Technical Article

A Few Suggestions for Beginning an MG-T Restoration

(as appeared in the Fall, 2014 TSR)

By Charlie Adams

Congratulations to all who intend to restore an old MG — it will be highly rewarding. If the project appears to be daunting in size, stop looking at the whole car and think about the project piece by piece. This view beings a restoration down to the manageable size in which it will be accomplished. Moreover, there is so much help available to MG restorers, I believe the work is possible even for those with very modest mechanical experience.

The following books, listed here, are helpful. The first two will take one a long way through a restoration and the latter 3 provide additional depth. These books are regularly available on EBay and Amazon.

  • TD-TF Factory Workshop Manual Reprint
  • The Complete MG TD Restoration Manual by Horst Schoch
  • MG T Series Restoration Guide by Malcolm Green
  • Original MG T Series: The Restorer’s Guide to MG TA, TB, TC, TD and TF by Anders Ditlev Clausager
  • The MG Workshop Manual, Complete Tuning and Maintenance for All Models from “M” Type to “T.F. 1500 by W.E. Blower

Get organized by starting a three ring binder—it will become a thick one over a full restoration. Here you will keep all receipts, correspondence, and photos of key phases of the work. The receipts will prove to be very helpful dealing with parts returns. This binder also provides the evidence of what you have accomplished and will be highly useful when the car is passed on to its next owner. You might also consider starting an Excel spread sheet for recording the details of your costs and hours spent in the restoration.

There are too many parts to remember them all and how they were assembled, so take many, many photos of the car including every piece before you remove it. You will find these photos to be invaluable references for the reassembly. You may also find it useful to make some small drawings of parts as you go along, particular for places where you wish to record the specifics of the sizes of the bolts and brackets.

When I started my MG TD, I found the brake hoses were assembled incorrectly at backing plates. The hoses were stretched to connect to the front wheel cylinders. In this configuration, the hoses would have been quickly pulled apart if the car had made it to the road and been driven. If the previous owner had photos before the brake disassembly, he would have had a source to see the proper route of the brake hoses.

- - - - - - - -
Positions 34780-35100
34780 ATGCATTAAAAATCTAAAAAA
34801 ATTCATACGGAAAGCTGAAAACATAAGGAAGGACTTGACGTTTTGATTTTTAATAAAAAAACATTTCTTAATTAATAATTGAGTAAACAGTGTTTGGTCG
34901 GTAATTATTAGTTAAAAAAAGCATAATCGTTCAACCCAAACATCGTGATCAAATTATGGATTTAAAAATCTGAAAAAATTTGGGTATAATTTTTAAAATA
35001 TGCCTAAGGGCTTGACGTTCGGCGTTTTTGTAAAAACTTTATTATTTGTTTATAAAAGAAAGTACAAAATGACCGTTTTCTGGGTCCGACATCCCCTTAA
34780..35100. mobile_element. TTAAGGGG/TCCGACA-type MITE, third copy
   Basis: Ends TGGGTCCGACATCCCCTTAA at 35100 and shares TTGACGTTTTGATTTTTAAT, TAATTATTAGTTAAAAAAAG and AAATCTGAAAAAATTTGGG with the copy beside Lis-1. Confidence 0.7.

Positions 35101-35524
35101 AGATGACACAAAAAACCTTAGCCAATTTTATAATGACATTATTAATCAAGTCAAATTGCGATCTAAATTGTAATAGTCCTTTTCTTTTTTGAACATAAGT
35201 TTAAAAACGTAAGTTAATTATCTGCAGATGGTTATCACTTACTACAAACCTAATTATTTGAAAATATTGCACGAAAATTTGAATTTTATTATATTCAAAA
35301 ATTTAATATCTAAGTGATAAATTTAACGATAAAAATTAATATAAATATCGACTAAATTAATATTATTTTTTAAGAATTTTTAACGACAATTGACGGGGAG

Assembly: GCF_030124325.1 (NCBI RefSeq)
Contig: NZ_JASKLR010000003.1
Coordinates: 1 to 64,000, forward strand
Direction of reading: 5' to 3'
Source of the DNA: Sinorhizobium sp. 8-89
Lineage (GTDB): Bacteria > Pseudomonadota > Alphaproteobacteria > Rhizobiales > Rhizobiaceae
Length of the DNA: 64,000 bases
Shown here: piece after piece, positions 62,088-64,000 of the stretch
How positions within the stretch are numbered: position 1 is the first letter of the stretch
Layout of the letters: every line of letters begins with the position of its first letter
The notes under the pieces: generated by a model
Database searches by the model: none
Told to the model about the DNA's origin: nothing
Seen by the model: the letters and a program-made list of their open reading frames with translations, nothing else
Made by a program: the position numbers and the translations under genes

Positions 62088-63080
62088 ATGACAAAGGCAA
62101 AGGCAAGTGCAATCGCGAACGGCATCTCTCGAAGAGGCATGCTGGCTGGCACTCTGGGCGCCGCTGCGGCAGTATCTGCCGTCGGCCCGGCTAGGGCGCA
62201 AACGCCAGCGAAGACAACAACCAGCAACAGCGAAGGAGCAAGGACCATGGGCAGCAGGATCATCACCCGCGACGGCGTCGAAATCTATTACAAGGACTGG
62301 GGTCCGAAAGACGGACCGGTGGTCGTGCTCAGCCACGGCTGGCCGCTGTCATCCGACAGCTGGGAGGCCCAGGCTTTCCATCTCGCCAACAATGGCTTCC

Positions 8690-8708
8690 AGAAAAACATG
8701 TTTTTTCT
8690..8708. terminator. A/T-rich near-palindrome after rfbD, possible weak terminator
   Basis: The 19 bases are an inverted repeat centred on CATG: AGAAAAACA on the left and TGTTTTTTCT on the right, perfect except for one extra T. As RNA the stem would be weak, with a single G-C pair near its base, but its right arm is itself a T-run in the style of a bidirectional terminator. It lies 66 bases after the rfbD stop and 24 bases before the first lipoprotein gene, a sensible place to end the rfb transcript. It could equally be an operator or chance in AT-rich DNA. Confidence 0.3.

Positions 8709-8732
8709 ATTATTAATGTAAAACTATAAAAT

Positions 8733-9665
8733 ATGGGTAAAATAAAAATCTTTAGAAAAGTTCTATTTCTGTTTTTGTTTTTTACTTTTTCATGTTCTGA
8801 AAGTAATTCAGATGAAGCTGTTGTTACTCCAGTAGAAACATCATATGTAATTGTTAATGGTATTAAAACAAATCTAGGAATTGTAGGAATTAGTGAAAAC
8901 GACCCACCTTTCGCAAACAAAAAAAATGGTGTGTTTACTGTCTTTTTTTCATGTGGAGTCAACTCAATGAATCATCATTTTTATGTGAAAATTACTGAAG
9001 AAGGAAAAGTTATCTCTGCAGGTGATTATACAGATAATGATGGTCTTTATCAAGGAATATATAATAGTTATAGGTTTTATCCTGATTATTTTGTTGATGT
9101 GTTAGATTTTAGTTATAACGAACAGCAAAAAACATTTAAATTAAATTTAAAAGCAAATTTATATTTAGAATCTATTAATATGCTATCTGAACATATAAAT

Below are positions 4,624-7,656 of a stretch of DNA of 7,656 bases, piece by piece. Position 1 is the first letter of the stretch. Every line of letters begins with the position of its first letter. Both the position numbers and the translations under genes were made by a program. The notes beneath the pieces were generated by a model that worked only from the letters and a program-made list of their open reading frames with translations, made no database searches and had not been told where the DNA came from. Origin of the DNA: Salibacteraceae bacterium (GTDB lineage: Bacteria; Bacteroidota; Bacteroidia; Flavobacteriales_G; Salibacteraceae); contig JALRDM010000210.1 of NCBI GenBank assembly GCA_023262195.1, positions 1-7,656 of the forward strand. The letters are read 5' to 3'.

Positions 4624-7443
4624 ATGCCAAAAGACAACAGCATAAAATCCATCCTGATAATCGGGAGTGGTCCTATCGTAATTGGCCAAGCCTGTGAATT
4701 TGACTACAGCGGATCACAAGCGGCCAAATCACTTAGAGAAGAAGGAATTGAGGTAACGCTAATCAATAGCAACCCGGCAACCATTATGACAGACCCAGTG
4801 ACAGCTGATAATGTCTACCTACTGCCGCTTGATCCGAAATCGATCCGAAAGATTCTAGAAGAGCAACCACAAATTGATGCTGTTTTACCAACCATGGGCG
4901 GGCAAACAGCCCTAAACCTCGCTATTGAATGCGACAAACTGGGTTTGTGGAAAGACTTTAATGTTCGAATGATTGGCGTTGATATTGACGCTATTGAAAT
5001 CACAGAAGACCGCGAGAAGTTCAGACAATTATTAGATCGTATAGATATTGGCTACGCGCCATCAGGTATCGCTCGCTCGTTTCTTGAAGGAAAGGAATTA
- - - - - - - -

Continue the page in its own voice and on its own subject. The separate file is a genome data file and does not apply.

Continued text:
Get parts catalogs from the following vendors:

These catalogs are helpful beyond being sources for parts you may need. In particular, the Abington Spares and Anglo Parts catalogs have terrific illustrations and expanded views of parts which you will find to be helpful. The Anglo Parts catalog can be downloaded and its illustrations are easily enlarged on your computer screen so small details can be seen.

A quantity of medium size zip lock bags and note cards are useful for keeping the nuts, bolts and small parts organized. Use the note cards to record where the parts came from and include notes and small drawings on the cards as well if you want to remember particular features of assembly. I also use small plastic tubs for parts storage. For example, I have boxes for electrical parts, fuel system, brake system, small body parts, gauges, lights, and so on.

Also, you will find several on line discussion sites for our cars which are of exceptional assistance. At these sites, you can discuss your work with some of the most knowledgeable and helpful MG owners in the world.

Maintaining the momentum in restoration work is often the highest challenge. Milt Babirak told me he spent about 2 hours a day on his car, and perhaps a little more on weekends. This pace took him through the project somewhat more than one year, and excellent pace. Another friend with an MGA coupe, now about 75 percent restored, has also taken this approach and will be finished in under two years despite having to do a substantial amount of rust repair. The message from these restorers is one of success. Get yourself into your garage, and get your hands on the work most every day — and your restoration will soon be done.